Usually, an object from space (whether it’s a meteorite or a piece of space debris) enters the atmosphere, the friction causes it to burn up. However, if the object is large enough, some parts of it can still make it through to our planet’s surface. That will be the case with debris from a Chinese rocket which is expected to impact the planet early next week.
The falling body is the 25-ton (22.5 metric tons) core stage of China’s Long March 5B rocket, launched on Sunday, July 24 to orbit the second module of China’s Tiangong space station, which began in 1992 and is still under construction.
According to the Aerospace Corporation’s Center for Orbital Reentry and Debris Studies (CORDS), the rocket will remain in orbit for about a week. After that, it’s expected to reenter the planet’s atmosphere between the wide swath of 41 degrees north and 41 degrees south latitude based on its orbit. Contact is expected to occur around 3:30 a.m. EDT (0730 GMT) on July 31, give or take 24 hours.
The debris poses minimal risk to humans, but it could cause some damage if it lands in inhabited areas.
The core stages of most orbital-class rockets are made to land quickly after takeoff, safely over sparsely populated areas of terra firma, or to perform powered, vertical landings to allow for reuse, like the first stages of SpaceX’s Falcon 9 and Falcon Heavy. However, the Long March 5B core also enters orbit with the payload, resulting in an uncontrolled atmospheric drag-driven crash back to Earth.
“The general rule of thumb is that 20-40% of the mass of a large object will reach the ground, but the exact number depends on the design of the object,” The Aerospace Corporation wrote in an explainer about the impending rocket fall. “In this case, we would expect about five to nine metric tons (5.5 to 9.9 tons).
Such aimless dives were observed on China’s two prior Long March 5B missions, the first of which occurred on May 5, 2020. A week or so later, a Long March 5B body crashed into the ocean off the west coast of Africa, apparently dumping some debris on the Ivory Coast. Ten days after Tiangong’s Tianhe core module was launched in May 2021, the second Long March 5B reentered the atmosphere over the Indian Ocean.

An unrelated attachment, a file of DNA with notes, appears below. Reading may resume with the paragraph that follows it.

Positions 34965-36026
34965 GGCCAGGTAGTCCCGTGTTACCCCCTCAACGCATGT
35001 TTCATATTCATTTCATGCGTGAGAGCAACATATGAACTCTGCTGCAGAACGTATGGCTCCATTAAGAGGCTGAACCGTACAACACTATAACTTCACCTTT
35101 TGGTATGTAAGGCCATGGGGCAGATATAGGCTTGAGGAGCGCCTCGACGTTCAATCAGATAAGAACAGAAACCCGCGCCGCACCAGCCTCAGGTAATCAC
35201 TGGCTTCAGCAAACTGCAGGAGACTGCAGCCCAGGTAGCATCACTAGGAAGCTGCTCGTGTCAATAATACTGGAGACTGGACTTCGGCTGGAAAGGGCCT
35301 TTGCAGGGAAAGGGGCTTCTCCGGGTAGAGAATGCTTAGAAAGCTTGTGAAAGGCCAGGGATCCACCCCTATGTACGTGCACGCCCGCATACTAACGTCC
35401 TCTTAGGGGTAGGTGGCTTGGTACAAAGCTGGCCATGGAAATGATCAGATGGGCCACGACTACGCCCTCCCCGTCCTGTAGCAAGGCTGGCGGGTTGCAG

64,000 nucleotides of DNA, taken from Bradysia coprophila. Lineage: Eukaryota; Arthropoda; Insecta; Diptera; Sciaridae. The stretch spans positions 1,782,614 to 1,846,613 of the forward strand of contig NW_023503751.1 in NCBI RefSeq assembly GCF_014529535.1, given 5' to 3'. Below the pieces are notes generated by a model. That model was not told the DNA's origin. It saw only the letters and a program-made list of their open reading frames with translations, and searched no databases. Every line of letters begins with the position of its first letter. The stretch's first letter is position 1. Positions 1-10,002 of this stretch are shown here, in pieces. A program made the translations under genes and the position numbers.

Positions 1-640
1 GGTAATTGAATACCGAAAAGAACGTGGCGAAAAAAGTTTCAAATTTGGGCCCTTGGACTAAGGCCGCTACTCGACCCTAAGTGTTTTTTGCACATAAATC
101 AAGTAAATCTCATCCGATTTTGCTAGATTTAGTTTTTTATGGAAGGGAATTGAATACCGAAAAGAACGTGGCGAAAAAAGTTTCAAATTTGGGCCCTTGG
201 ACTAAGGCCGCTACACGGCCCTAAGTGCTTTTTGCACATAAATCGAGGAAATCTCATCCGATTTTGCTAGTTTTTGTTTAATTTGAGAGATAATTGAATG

Additionally, in April 2018, Tiangong 1, a test space lab that aided in developing the Tiangong space station, crashed back to Earth over the Pacific Ocean.
No reported injuries were caused by any of these incidents. However, exploration specialists have criticized China for allowing such space junk falls to happen because of the potential for injury and damage to infrastructure on the ground. Researchers are increasingly calling for spacefaring countries to show more responsibility.
“Spacefaring nations must minimize the risks to people and property on Earth of reentries of space objects and maximize transparency regarding those operations,” NASA Administrator Bill Nelson wrote in a statement shortly before Tianhe’s Long March 5B body came down last year. “It is clear that China is failing to meet responsible standards regarding their space debris. It is critical that China and all spacefaring nations and commercial entities act responsibly and transparently in space to ensure the safety, stability, security and long-term sustainability of outer space activities.”
Three modules will ultimately make up the Tiangong space station. This fall, China is anticipated to launch the third and last module on a Long March 5B.
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